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Basic Guide On How To Make Your Very First Archery Arm Guard

Legolas had his own archery arm guard. Why not you? Craft your own bracers now with this simple three-step DIY guide that shows you how easy it is to work the leather out on your own.

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The sole purpose of arm guards is to keep bruises or wounds from forming on your forearms whenever the string of your bow recoils and hits your arm. Though string slaps only occur when you have the wrong form, they’re sometimes unavoidable. An archery arm guard is an important part of your arsenal as an archer and you should always wear it every time you take your bow out for a few shots.

Basic Guide On How To Make Your Very First Archery Arm Guard

Archers like Legolas and Hawkeye have their own arm guards to protect their arms. You’ll see these arm guards as leather or cloth-like braces wrapping around their forearm. These are not meant to help you look cool, but they can protect you. These arm guards can be purchased at any local sporting good store. For those who want to save money, you can make your own archery arm guard by using this template.

It’s All About The Measurement

First things first, we’ll need to know how large the archery arm guard is supposed to be. Since the arm guard is meant to protect you from string slaps, the breadth should cover the whole inner side of your forearm. The length itself of the guard doesn’t have to cover your whole arm – that’ll be uncomfortable. Measure your own forearm, mark the leather with the marker based on the measurements you’ve made, and slice away at the marked areas.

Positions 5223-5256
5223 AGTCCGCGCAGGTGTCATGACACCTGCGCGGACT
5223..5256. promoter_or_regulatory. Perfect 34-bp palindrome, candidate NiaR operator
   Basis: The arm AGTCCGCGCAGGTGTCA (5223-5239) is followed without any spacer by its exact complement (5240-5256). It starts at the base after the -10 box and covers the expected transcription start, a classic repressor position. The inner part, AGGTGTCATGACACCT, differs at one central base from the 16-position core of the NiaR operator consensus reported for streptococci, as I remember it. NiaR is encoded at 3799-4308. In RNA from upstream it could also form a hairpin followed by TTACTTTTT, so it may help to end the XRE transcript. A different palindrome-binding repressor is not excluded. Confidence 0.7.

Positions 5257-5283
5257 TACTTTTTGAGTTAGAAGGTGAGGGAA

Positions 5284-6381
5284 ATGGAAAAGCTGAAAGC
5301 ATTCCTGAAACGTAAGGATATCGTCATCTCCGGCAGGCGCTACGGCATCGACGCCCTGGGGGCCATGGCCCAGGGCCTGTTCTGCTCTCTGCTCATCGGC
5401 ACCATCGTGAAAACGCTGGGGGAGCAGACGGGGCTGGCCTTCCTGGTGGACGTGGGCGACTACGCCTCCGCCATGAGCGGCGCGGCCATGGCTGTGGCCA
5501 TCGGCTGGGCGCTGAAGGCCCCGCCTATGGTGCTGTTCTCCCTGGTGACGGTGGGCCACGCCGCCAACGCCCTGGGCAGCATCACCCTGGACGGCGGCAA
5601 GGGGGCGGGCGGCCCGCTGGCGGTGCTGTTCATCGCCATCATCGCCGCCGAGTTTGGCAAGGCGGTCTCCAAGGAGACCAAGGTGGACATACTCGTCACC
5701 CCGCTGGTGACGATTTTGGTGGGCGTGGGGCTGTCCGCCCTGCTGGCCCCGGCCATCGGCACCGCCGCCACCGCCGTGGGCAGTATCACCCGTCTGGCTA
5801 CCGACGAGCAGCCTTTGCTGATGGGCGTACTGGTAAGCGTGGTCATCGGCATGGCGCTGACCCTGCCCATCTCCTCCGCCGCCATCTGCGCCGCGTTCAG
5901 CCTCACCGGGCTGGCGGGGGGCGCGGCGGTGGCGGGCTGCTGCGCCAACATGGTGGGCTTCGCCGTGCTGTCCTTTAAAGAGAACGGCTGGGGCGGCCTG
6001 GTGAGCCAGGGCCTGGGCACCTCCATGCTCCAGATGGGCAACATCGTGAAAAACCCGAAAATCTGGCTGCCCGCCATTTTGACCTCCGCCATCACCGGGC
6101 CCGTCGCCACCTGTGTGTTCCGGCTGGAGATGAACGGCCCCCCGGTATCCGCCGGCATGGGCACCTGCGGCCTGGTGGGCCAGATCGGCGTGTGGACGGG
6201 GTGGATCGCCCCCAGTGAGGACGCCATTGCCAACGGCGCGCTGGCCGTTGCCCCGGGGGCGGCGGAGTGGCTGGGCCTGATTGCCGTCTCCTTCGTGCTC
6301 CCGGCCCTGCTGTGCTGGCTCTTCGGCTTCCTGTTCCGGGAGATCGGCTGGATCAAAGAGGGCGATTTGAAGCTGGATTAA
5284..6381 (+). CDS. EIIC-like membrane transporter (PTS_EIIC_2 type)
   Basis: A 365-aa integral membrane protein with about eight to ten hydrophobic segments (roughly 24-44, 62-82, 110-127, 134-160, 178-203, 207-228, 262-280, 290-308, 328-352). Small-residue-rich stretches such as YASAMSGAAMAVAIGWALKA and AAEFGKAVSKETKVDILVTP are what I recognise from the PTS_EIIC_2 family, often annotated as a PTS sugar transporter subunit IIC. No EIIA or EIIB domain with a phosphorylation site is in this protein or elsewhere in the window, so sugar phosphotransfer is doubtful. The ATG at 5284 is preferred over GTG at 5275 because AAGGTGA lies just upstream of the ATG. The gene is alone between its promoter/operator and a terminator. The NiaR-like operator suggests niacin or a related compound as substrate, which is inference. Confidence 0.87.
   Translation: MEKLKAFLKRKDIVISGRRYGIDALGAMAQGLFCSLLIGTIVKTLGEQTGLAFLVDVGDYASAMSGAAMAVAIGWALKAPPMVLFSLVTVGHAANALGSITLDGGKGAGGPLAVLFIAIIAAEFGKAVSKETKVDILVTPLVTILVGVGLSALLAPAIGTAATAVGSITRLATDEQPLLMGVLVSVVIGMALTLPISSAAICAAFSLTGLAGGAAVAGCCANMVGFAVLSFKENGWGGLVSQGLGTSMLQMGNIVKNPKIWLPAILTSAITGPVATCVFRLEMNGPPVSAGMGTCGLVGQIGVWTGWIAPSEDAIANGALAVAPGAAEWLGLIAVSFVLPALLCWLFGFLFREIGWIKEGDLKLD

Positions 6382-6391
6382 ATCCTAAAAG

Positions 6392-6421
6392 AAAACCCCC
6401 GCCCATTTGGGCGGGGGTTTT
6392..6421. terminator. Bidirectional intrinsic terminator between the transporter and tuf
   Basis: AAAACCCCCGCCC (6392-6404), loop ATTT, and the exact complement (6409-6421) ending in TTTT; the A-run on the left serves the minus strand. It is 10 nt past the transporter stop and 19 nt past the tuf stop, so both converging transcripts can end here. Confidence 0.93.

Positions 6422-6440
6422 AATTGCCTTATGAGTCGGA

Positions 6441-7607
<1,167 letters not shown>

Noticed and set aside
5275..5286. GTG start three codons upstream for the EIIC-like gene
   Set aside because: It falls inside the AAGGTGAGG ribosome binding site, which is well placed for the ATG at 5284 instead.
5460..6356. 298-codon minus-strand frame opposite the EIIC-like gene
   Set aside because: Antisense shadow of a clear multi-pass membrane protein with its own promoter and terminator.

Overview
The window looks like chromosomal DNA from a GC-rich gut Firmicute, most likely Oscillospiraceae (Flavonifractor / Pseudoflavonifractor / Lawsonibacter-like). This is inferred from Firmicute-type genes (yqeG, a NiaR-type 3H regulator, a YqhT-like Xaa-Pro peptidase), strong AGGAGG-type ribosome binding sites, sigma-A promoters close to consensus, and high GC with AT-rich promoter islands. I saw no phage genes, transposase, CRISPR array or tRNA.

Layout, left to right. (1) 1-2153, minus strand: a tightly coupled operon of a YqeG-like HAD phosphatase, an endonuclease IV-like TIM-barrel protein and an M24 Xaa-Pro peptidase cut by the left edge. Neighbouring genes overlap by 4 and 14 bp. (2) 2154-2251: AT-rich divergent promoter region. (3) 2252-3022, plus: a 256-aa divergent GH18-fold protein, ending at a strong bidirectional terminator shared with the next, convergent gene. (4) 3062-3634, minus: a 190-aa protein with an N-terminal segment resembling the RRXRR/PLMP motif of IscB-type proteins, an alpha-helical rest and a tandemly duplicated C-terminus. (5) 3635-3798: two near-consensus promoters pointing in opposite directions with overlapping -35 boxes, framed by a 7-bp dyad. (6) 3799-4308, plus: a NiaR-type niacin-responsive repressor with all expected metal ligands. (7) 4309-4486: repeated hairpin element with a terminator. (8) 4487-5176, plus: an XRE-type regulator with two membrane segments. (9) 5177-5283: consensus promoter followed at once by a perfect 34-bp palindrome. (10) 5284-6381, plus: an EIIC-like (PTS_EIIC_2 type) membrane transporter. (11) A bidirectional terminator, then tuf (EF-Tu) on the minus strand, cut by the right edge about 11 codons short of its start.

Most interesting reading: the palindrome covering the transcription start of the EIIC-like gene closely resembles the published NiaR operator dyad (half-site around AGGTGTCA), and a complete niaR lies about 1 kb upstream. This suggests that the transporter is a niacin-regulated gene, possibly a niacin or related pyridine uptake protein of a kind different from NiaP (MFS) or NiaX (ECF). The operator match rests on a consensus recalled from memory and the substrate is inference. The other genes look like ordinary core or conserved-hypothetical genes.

TIP: Most full length archery arm guards are, on average, around seven inches in length and two and a half inches in width. Some choose to work around these measurements. Some would slightly tweak it to tailor fit their needs as an archer.

Marking Holes

Arrange the marked leather on a level surface. The next step is to determine where  we’ll set our leather strap on the leather. Choosing to use grommets is up to you (which I highly recommend that you do). For grommets, evenly mark with your fine-tip marker circles in pairs around the edges of the leather. This way, we’ll know where to puncture later.

Slice X’s or Simple Punch the Holes

Here comes the fun part. Once you have the markings done, punch out holes into your marked areas with your punch pliers or slice out X’s through the center of every circle you’ve equally marked on each side with your metal knife. If you have grommets, insert them and push them together through the newly cut holes to make space for the laces. Use a grommet setter if you’re using grommets and carefully hammer in the grommets together to securely fasten them in place.

Insert the Leather Strap

The last thing you need to do is simple: just insert the leather straps into the holes the same way you would with shoes. Criss-cross the leather strap from hole to hole in a diagonal motion. That way, it would be easy to tighten or loosen the bracer when it’s put it on or take it off.

And there you have it! A simple full length archery arm guard tailor fit to your own arm’s exact measurements. To wear the guard, simply slip your own arm into the bracer and tighten the cord around your forearm. You can choose to customize it by adding embellishments and other designs, like this one:

Robert Emminger, an avid craftsman, has several videos on how to make certain leatherwork. If you’re looking for a good visual aid, you might like the one he’s made about archery arm guards!

This video from Black Owl Outdoors will show you everything you need to make an arm guard:

Have any more ideas as to how you can build up your own archery arm guard? Or perhaps you’ve made one already and want to share your experiences using or building your own? Share it with us in the comment section below!

You’d be surprised how effective the Bear Montana longbow is at longbow hunting. If you don’t what that is or you’re interested what we have to say about the longbow, check out this article right here!

Featured image via Archery Talk.

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